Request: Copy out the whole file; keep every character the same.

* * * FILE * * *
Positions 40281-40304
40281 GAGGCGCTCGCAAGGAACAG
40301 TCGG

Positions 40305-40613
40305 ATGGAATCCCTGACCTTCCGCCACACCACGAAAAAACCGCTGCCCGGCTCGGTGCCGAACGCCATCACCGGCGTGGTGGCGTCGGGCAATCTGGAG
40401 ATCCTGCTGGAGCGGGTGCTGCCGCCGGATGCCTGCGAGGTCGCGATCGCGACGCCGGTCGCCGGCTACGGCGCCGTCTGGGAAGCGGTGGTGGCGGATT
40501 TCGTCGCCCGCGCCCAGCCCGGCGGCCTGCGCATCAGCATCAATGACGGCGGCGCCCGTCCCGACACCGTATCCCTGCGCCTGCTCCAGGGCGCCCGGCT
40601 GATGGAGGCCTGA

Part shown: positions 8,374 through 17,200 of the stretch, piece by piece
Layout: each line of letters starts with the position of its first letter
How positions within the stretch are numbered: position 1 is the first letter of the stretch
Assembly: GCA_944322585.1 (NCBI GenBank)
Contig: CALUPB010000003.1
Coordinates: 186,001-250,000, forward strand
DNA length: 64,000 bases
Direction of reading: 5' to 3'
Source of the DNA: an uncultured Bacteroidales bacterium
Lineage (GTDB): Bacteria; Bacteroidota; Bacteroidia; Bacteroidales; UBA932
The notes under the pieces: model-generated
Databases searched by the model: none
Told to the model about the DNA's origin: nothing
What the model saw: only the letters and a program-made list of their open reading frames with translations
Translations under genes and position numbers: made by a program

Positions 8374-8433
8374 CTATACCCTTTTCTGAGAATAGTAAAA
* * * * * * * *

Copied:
Positions 40281-40304
40281 GAGGCGCTCGCAAGGAACAG
40301 TCGG

Positions 40305-40613
40305 ATGGAATCCCTGACCTTCCGCCACACCACGAAAAAACCGCTGCCCGGCTCGGTGCCGAACGCCATCACCGGCGTGGTGGCGTCGGGCAATCTGGAG
40401 ATCCTGCTGGAGCGGGTGCTGCCGCCGGATGCCTGCGAGGTCGCGATCGCGACGCCGGTCGCCGGCTACGGCGCCGTCTGGGAAGCGGTGGTGGCGGATT
40501 TCGTCGCCCGCGCCCAGCCCGGCGGCCTGCGCATCAGCATCAATGACGGCGGCGCCCGTCCCGACACCGTATCCCTGCGCCTGCTCCAGGGCGCCCGGCT
40601 GATGGAGGCCTGA

Part shown: positions 8,374 through 17,200 of the stretch, piece by piece
Layout: each line of letters starts with the position of its first letter
How positions within the stretch are numbered: position 1 is the first letter of the stretch
Assembly: GCA_944322585.1 (NCBI GenBank)
Contig: CALUPB010000003.1
Coordinates: 186,001-250,000, forward strand
DNA length: 64,000 bases
Direction of reading: 5' to 3'
Source of the DNA: an uncultured Bacteroidales bacterium
Lineage (GTDB): Bacteria; Bacteroidota; Bacteroidia; Bacteroidales; UBA932
The notes under the pieces: model-generated
Databases searched by the model: none
Told to the model about the DNA's origin: nothing
What the model saw: only the letters and a program-made list of their open reading frames with translations
Translations under genes and position numbers: made by a program

Positions 8374-8433
8374 CTATACCCTTTTCTGAGAATAGTAAAA